AP-1 transcription factors bind to DNA as dimers that comprise two families of proteins, Fos and Jun, both of which are bZIP proteins. The known members of the Fos family are c-Fos, Fos-related antigen-1 (FRA1), FRA2, and FosB and its alternative spliced variant ΔFosB. The known members of the Jun family are c-Jun, JunB, and JunD. Most AP-1 complexes are formed by one Fos family member and one Jun family member. Unlike Fos proteins, certain Jun proteins also can form homodimers that bind to AP-1 sites, albeit with lower affinity than Fos–Jun heterodimers. Transcriptional regulation is further complicated by the fact that some AP-1 proteins can heterodimerize, by means of the leucine zipper, with members of the CREB–ATF family. AP-1 proteins also can form higher-order complexes with apparently unrelated families of transcription factors. They can, for example, complex with and inhibit the transcriptional activity of steroid hormone receptors.
Among Fos and Jun proteins, only JunD is expressed constitutively at high levels in many cell types. The other AP-1 proteins tend to be expressed at low or even undetectable levels under basal conditions, but with stimulation may be induced to high levels of expression. Thus, unlike regulation by constitutively expressed transcription factors such as CREB, regulation by most Fos/Jun heterodimers requires new transcription and translation of the transcription factors themselves. Most AP-1 proteins have short half-lives, which means that they exert highly transient effects of some stimulus on gene expression. An exception is ΔFosB (a truncated product of FosB) that, unlike all other Fos family proteins, is highly stable and thereby can mediate relatively persistent changes in gene expression 4–26. Accordingly, ΔFosB has been implicated in long-lasting neural and behavioral plasticity, in particular, drug addiction (Chapter 16).
Changes in the composition of AP-1 complexes over time. A. Several waves of Fos family proteins are induced by acute stimuli in neurons. c-Fos, which is induced most rapidly, degrades within several hours; several others, such as FosB, ΔFosB, Fos-related antigen-1 (FRA1), and FRA2, are induced somewhat later and persist somewhat longer than c-Fos. A portion of the acutely induced ΔFosB is stabilized by phosphorylation, which allows the protein to persist in the brain. B. With repeated stimulation, each stimulus induces a low level of stabilized ΔFosB isoforms, as indicated by the horizontal lines. The result is a gradual increase in total ΔFosB levels, as indicated by the stepped line; such an increase gradually induces significant levels of a long-lasting AP-1 complex, which contributes to several forms of long-lasting neural plasticity.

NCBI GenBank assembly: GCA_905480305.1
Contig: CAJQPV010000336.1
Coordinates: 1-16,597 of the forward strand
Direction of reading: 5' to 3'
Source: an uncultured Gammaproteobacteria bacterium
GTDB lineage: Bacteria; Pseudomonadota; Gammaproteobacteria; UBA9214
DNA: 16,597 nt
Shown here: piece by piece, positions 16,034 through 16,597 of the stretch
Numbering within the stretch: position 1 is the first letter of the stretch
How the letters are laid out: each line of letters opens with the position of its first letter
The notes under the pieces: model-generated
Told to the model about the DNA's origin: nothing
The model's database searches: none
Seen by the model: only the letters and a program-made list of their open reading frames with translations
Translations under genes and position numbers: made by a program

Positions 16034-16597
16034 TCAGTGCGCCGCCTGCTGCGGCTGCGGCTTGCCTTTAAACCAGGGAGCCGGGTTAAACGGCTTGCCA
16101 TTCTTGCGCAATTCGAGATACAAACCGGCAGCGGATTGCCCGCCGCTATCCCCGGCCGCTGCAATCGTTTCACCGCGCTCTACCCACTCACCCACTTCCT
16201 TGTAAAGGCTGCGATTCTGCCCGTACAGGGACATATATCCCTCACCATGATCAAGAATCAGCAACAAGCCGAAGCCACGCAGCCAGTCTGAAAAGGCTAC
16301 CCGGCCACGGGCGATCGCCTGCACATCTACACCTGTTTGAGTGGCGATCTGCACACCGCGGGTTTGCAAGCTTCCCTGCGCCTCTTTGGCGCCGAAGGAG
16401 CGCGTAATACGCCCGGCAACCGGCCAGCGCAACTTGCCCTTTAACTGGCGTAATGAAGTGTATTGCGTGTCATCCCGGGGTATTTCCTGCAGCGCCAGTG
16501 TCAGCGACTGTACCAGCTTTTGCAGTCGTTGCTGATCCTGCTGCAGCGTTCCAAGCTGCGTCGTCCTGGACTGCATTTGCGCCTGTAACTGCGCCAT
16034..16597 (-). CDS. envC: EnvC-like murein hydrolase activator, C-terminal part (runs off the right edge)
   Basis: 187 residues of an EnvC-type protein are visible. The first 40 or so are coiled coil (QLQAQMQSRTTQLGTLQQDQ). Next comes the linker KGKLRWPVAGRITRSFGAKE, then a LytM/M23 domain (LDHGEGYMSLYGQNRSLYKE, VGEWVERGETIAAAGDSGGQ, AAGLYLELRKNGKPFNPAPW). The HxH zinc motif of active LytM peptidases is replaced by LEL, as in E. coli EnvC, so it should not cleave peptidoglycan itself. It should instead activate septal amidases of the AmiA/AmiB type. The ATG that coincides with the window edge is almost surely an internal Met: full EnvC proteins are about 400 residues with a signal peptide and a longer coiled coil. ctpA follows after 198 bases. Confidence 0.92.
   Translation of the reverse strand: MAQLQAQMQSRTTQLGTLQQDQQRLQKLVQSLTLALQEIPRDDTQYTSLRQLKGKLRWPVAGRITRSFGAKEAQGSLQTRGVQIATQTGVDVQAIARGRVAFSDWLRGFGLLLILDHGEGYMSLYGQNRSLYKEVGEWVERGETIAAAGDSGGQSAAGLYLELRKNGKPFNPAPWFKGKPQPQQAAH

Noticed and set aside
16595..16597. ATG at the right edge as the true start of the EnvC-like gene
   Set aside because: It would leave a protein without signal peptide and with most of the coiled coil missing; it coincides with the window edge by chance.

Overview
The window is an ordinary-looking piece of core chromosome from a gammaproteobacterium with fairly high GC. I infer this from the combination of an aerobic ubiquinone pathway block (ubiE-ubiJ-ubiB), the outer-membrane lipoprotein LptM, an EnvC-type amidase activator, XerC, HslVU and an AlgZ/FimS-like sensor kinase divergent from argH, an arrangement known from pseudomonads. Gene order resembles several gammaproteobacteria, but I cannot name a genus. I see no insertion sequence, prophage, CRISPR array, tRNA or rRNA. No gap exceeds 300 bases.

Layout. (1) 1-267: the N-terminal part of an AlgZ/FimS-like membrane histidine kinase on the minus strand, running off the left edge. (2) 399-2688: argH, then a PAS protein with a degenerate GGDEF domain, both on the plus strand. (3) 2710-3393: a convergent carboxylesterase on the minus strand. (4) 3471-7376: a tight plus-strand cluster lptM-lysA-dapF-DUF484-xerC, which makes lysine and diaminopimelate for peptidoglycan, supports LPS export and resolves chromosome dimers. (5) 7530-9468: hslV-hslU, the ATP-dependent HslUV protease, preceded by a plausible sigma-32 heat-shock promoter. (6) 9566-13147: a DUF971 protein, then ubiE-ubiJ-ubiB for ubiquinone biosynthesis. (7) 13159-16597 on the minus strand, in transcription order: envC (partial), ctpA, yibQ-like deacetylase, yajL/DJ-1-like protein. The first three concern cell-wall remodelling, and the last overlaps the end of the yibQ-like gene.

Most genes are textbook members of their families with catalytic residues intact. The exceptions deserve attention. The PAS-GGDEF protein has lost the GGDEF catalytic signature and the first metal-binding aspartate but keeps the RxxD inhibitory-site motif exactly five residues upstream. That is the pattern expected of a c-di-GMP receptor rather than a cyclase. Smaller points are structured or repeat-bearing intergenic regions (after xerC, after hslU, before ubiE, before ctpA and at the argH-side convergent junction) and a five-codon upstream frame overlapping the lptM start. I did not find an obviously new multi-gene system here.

Activation of cellular genes by AP-1
The genes that encode most AP-1 transcription factors are termed immediate early genes (IEGs). IEGs, a prototype of which is the c-Fos gene, are activated rapidly (within minutes) and transiently and do not require new protein synthesis. Late response genes, in contrast, are induced or repressed more slowly (over hours) and depend on the synthesis of new proteins. The term IEG initially applied to viral genes in eukaryotic cells that are activated immediately after infection by commandeering host cell transcription factors. Viral IEGs generally encode transcription factors that activate the late expression of viral genes.
The application of IEG terminology to nonviral genes has created some confusion. Many cellular genes are induced independently of protein synthesis but with a time course whose duration is between that of classic IEGs and late response genes. Moreover, many cellular genes that are regulated as IEGs encode proteins that are not transcription factors; for example, any gene induced by CREB could potentially show temporal features of induction of an IEG. Despite these complications, the concept of IEG-encoded transcription factors has assisted our understanding of gene regulation in the nervous system. In addition, several IEGs (in particular, c-Fos) have been used as cellular markers of neural activation because of their rapid induction from low basal levels in response to neuronal depolarization and various second messenger and growth factor pathways 4–27.
Example of using c-Fos induction to map patterns of neuronal activation in the brain. Acute administration of cocaine (a drug of abuse; see Chapter 16) or haloperidol (an antipsychotic drug; see Chapter 17) induces c-Fos in striatum, but with different patterns. Cocaine induces c-Fos more medially, while haloperidol induces c-Fos more laterally. These findings have provided insight into the subtypes of striatal neurons, and the circuits in which they operate, that are affected by these two drug treatments.
Activation by multiple signaling pathways
The best characterized cellular IEG is c-Fos. Because this gene contains binding sites for CREB 4–28, it is not surprising that it can be activated rapidly by neurotransmitters or drugs that stimulate the cAMP or Ca2+ pathways. The c-Fos gene also can be induced by the Ras/MEK/MAP-kinase pathway, discussed earlier in this chapter. This activation may occur in part via phosphorylation and activation of CREB by RSK. However, growth factor induction of c-Fos also occurs via a CREB-independent mechanism: subtypes of ERK translocate into the nucleus where they phosphorylate the transcription factor Elk-1 (also called the ternary complex factor [TCF]). Elk-1 subsequently complexes with the serum response factor (SRF) to bind to and activate the serum response element (SRE) in the c-Fos gene (see 4–28). SREs are also present in many other growth factor–inducible genes.